On April 24, 2019, the Referee and his counsel entered into an agreement (“Agreement”) with Defendants for payment of outstanding fees and costs to Referee and his counsel through February 28, 2019. (Ref. Decl. ¶ 3, Ex. 1.) Pursuant to the Agreement, the Referee received $62,846.58 in lieu of his demand for $73,937.15 and his counsel received $103,092.80 in lieu of its demand for $121,285.65. (Ref. Decl. Ex. 1.) In exchange, Defendants agreed to forego their right to seek Court approval of these payments. (Ibid.) The Agreement warns in pertinent part: “The undersigned represent, warrant and agree that in executing this Agreement they do so with full knowledge of any and all rights which they may have with respect to the other party with regard to the facts involved and the controversies herein compromised with regard to their rights and asserted rights arising out of said facts. The undersigned states that they do not rely and have not relied on any representation or statement by any party or by any of his or her officers, attorneys, agents or representatives with regard to their rights or asserted rights, and in connection therewith hereby assume the risk of mistake of fact or law in connection with the true facts involved in said controversies or with regard to any facts which are now unknown relating thereto.” (Ibid.)
After the close of escrow, the Referee and his counsel discovered that they had made mathematical errors that resulted in an underpayment of fees in the aggregate amount of $39,098.51, with $25,221.29 owed to the Referee and $13,877.22 owed to his counsel. (Ref. Decl. ¶ 4.) The errors occurred because certain bills had not been inputted into the Receiver’s accounting system as “unpaid.” (Ref. Decl. ¶ 5.)
The Referee requests that the Court cure this error and approve an additional payment of $39,098.51 to the Referee and his counsel.
Defendants respond that the Court cannot cure this error because the parties expressly assumed the risk of a mistake of fact. Unfortunately, the Court must agree.
A party claiming a unilateral mistake of fact must establish that (1) the claimant made a mistake regarding a basic assumption upon which the claimant made the contract; (2) the mistake has a material effect upon the agreed exchange of performances that is adverse to the claimant; (3) the claimant does not bear the risk of the mistake; and (4) the effect of the mistake is such that enforcement of the contract would be unconscionable. (Donovan v. RRL Corp. (2001) 26 Cal.4th 261, 282.) Critically, “[a] contracting party bears the risk of a mistake when the agreement so provides or when the party is aware of having only limited knowledge of the facts relating to the mistake but treats this limited knowledge as sufficient.” (Grenall v. United of Omaha Life Ins. Co. (2008) 165 Cal.App.4th 188, 193 (citing Rest.2d Contracts, § 154).)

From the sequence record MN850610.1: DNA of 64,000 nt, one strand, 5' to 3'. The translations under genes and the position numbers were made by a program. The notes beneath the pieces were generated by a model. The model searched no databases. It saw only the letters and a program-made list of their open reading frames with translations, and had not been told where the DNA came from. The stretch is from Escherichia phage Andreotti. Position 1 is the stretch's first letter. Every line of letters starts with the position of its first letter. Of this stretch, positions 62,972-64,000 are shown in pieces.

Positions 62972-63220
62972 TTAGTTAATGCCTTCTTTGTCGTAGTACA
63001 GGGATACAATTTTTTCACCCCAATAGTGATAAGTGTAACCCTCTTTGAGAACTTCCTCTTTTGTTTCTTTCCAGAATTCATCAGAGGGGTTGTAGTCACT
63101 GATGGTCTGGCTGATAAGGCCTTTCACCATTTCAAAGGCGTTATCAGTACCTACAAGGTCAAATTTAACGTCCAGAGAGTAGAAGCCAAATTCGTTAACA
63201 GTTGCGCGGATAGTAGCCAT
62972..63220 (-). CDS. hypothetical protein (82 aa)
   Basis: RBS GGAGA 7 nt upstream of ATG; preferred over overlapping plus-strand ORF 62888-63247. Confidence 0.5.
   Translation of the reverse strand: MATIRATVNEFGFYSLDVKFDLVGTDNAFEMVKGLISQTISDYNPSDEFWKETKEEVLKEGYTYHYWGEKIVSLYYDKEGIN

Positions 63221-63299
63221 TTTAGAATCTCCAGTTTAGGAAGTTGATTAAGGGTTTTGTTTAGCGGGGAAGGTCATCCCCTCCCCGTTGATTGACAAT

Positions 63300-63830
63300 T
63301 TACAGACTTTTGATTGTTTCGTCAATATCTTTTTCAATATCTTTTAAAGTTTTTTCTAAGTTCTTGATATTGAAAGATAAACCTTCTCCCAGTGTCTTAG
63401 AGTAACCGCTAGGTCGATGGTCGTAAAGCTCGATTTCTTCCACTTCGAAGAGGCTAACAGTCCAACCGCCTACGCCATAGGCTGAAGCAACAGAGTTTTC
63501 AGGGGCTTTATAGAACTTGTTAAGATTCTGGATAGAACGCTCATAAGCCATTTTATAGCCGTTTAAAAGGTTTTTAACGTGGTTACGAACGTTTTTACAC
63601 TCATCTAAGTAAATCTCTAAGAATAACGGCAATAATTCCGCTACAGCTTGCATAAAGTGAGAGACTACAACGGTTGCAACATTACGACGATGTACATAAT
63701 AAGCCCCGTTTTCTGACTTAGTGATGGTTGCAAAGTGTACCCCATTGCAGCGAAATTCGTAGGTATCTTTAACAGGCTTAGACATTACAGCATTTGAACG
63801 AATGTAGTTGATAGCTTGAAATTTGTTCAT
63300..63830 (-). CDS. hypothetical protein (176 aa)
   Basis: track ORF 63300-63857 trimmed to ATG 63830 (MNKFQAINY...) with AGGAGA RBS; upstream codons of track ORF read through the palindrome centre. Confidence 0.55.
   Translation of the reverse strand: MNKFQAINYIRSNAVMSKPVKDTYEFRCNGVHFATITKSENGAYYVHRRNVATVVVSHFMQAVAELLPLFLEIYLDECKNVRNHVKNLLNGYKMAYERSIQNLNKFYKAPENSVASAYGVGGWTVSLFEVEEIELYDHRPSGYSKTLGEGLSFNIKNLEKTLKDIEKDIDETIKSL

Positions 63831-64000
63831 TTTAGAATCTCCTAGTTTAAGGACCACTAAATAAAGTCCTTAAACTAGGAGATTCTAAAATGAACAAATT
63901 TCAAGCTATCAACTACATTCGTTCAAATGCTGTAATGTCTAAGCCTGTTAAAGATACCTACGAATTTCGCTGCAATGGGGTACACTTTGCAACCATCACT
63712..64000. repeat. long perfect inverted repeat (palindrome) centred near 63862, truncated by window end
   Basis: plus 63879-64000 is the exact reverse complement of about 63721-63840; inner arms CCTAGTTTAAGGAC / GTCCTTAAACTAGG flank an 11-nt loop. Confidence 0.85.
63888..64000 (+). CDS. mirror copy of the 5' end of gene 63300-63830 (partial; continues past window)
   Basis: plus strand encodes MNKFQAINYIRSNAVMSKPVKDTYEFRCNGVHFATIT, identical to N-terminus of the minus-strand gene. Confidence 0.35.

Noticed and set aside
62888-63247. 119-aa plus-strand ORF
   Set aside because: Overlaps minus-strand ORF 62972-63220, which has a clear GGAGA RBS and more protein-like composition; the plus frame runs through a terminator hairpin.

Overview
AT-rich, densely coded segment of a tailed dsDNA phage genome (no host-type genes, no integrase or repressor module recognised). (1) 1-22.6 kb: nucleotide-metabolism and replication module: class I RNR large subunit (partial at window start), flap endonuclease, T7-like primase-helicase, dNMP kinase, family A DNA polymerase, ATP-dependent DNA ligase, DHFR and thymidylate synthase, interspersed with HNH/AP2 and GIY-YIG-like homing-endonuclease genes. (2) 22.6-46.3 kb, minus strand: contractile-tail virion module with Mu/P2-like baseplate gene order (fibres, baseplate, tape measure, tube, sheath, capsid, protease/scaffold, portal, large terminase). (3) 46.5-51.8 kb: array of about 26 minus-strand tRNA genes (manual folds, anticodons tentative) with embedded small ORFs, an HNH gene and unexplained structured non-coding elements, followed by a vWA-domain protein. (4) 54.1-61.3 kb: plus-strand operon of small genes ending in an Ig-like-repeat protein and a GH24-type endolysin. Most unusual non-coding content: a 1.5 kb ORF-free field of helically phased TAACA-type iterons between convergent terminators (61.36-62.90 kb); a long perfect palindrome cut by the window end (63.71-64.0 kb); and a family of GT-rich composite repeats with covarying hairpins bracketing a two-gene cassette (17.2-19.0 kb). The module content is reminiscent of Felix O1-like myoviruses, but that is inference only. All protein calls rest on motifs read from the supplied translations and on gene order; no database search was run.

In the Agreement, the Referee and his counsel agreed to “assume the risk of mistake of fact or law in connection with the true facts involved in said controversies or with regard to any facts which are now unknown relating thereto.” (Ref. Decl. Ex. 1.) In so agreeing, the Referee and his counsel assumed the risk of a mistake in the Agreement as a matter of law. As a result, the Referee cannot rescind the Agreement on the basis of this calculation error, a unilateral mistake, and the Court must enforce the Agreement’s terms as they are set forth.
Under the terms of the Agreement, the Referee and his counsel are not entitled to this additional $39,098.51. Therefore, the Referee’s motion for an order approving these additional fees is DENIED.
 The Referee responds that this is a proceeding in equity so the Court’s discretion is therefore not “bound by any strict rules of procedure.” (Richmond v. Dofflemyer (1980) 105 Cal.App.3d 745, 766.) However, contract law is not a procedural rule. Moreover, exercising equity in this fashion would completely undermine the purpose of contract law — “to enforce legally binding agreements between parties.” (Applied Equipment Corp. v. Litton Saudi Arabia Ltd. (1994) 7 Cal.4th 503, 514; see also Ben-Zvi v. Edmar Co. (1995) 40 Cal.App.4th 468, 475 (“The purpose of the law of contracts is to protect the reasonable expectations of the parties.”).) For this reason, discarding Defendants’ contractual expectations creates its own equity concerns.